Community development and sectoral growth can only be supported and maintained by having the right skills available in sufficient numbers.
Scotland created the first city security degree programme in 2006 and was the first country in the world to teach ethical hacking to high school pupils in 2014.
As a country we offer 24 cyber security degree courses across 8 universities, 2 graduate apprenticeship courses and 7 colleges offer HNC/Ds which are open for application and start next academic year at 3 colleges.
Our digital technologies industry has a highly skilled workforce but we need many more people to join the growing businesses across the sector. Encouraging an increasing number to pursue careers in technology is essential.
ScotlandIS leads the campaign for skills for our industry, helping to build the future talent pipeline. Working with partners across industry and the public sector we have helped with the development of the ICT & Digital Technologies Skills Investment Plan, published in 2014. This provides a long-term plan to tackle a number of key issues:
Working with partners across industry and the public sector we have helped with the development of the ICT & Digital Technologies Skills Investment Plan, published in 2014. This provides a long-term plan to tackle a number of key issues:
- Sector attractiveness – to promote the breadth of interesting highly paid roles to young people, and career changers
- Ensuring the education system meets industries needs including:
- Revitalising the teaching of computing and digital technologies at schools, to develop a stronger pipeline of young people choosing digital technologies careers, and courses at apprentice, college and university level.
- Delivering the e-Placement Scotland programme in partnership with our universities to give students valuable real work experience before they qualify
- Ensuring the development of high-level specialist skills through our work with innovation centres such as DataLab
- Broadening access routes into the industry through a wider range of apprenticeships, and new initiatives such as the new digital skills academy, CodeClan established by ScotlandIS.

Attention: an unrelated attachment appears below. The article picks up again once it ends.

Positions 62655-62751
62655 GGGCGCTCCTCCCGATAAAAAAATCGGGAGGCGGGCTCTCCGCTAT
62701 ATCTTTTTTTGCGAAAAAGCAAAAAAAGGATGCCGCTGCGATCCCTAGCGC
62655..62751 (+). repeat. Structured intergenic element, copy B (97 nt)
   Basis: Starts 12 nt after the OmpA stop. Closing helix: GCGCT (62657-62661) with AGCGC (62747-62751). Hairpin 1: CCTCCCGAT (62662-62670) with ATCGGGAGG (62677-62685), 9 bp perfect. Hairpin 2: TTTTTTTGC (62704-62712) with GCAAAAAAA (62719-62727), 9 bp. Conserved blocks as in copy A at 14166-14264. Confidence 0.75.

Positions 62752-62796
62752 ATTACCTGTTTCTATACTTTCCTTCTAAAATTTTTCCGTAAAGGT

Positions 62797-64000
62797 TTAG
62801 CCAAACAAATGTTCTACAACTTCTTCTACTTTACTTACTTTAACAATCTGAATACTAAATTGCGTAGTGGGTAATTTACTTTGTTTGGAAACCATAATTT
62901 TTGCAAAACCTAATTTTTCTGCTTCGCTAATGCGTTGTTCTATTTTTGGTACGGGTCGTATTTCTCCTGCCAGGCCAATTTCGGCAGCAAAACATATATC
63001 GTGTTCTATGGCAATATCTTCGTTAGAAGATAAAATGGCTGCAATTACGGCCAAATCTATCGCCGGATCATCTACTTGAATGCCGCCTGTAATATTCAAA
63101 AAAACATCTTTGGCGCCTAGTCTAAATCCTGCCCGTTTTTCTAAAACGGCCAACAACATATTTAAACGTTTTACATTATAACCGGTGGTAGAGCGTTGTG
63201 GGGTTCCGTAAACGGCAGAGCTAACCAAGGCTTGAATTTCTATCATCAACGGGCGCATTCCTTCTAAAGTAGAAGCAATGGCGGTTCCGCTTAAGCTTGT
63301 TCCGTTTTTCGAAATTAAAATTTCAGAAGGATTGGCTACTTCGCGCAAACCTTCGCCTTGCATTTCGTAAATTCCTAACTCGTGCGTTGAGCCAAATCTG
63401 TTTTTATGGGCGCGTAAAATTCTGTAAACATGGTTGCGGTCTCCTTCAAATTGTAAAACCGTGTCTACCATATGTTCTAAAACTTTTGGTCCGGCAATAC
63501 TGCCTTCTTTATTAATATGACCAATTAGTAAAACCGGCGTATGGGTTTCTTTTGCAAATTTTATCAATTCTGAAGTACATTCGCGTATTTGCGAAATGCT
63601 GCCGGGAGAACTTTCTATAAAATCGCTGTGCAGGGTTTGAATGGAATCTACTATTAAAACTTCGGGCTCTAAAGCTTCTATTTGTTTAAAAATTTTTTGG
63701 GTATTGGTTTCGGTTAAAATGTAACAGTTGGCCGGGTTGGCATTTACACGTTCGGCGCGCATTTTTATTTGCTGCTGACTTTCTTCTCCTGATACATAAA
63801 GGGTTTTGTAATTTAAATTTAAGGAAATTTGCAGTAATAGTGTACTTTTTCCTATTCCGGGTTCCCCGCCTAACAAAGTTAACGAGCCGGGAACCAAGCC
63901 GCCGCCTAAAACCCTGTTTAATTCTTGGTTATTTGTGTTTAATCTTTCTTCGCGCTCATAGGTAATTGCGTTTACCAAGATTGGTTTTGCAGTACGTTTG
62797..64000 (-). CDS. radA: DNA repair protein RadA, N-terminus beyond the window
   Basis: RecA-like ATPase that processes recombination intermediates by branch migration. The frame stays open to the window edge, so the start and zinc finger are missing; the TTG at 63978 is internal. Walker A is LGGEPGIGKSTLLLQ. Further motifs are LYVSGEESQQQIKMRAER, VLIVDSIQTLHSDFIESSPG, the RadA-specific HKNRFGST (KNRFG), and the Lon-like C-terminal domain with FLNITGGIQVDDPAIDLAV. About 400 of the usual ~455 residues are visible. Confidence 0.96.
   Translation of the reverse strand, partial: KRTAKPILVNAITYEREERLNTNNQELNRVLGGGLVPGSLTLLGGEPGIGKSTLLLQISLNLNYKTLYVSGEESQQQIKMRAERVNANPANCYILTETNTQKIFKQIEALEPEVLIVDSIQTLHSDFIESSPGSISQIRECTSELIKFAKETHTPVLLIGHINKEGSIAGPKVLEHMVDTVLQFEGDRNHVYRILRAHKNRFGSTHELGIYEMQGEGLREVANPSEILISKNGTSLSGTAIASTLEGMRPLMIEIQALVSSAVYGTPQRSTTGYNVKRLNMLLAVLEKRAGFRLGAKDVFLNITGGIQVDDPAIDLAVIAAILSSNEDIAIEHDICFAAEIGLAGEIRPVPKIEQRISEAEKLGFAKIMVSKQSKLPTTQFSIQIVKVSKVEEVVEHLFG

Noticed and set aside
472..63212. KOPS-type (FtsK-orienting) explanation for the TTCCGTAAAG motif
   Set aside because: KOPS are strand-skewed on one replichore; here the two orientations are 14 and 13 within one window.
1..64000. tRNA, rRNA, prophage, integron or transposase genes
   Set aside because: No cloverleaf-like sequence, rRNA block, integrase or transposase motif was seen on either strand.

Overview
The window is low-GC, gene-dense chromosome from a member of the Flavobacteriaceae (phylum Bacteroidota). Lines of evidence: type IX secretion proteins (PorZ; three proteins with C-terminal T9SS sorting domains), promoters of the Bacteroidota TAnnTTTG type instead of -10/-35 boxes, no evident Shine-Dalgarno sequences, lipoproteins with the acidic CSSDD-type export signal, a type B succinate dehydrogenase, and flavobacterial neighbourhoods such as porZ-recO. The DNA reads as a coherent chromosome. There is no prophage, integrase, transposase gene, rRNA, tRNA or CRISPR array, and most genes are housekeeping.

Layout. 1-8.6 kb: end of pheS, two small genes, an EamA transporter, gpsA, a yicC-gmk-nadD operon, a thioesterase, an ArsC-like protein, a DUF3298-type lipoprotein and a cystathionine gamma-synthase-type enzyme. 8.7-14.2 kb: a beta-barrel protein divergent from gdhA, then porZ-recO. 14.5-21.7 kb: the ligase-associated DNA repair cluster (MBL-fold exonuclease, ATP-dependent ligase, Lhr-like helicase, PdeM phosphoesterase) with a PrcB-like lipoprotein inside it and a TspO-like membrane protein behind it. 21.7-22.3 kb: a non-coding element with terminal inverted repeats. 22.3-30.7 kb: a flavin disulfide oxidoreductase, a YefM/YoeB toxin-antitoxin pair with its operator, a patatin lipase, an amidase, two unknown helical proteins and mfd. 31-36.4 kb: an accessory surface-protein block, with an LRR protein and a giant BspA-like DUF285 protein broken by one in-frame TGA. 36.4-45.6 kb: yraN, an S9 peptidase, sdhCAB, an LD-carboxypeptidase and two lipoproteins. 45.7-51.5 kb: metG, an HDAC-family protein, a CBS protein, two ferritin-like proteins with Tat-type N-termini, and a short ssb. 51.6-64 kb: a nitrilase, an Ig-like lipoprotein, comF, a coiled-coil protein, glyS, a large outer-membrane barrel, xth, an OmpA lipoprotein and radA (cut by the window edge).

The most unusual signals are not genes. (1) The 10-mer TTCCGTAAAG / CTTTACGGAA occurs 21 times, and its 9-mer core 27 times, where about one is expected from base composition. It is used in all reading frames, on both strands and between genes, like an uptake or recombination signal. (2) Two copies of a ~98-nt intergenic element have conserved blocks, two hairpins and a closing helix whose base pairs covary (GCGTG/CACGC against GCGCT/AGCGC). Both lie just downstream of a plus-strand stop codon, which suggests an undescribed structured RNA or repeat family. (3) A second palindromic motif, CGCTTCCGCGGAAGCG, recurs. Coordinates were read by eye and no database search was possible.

- Tackling the gender imbalance
- A multicultural workforce
The digital technologies industry is truly global, serving markets around the world. To design and build products and services for global citizens and businesses our industry benefits from a diverse workforce.
ScotlandIS Initiatives and projects
ePlacement Scotland has created over 1,800 placement opportunities. Set up in 2010, the programme matches firms in the technology sector with students and helps to address the skills shortage in the sector and improve student employability.
CodeClan plays a leading role in accelerating Scotland’s progress in building a high-performing digital economy. Its role is to retrain and reskill ambitious and motivated people to enter the digital world
Digital Xtra Fund is a Scottish Charitable Incorporated Organisation (SCIO) that supports the delivery of extra-curricular computing and digital activities to young people, aged 16 and under, across Scotland. It specifically seeks to improve participation of girls and underrepresented groups in digital, dispel negative perceptions about computing science and promote digital as an attractive career path.
To meet the increasing demand for people with world class skills in computing and the pace of change within the industry, it is essential that our colleges and universities ensure college leavers and graduates have the right blend of technical and interpersonal skills for the modern workforce.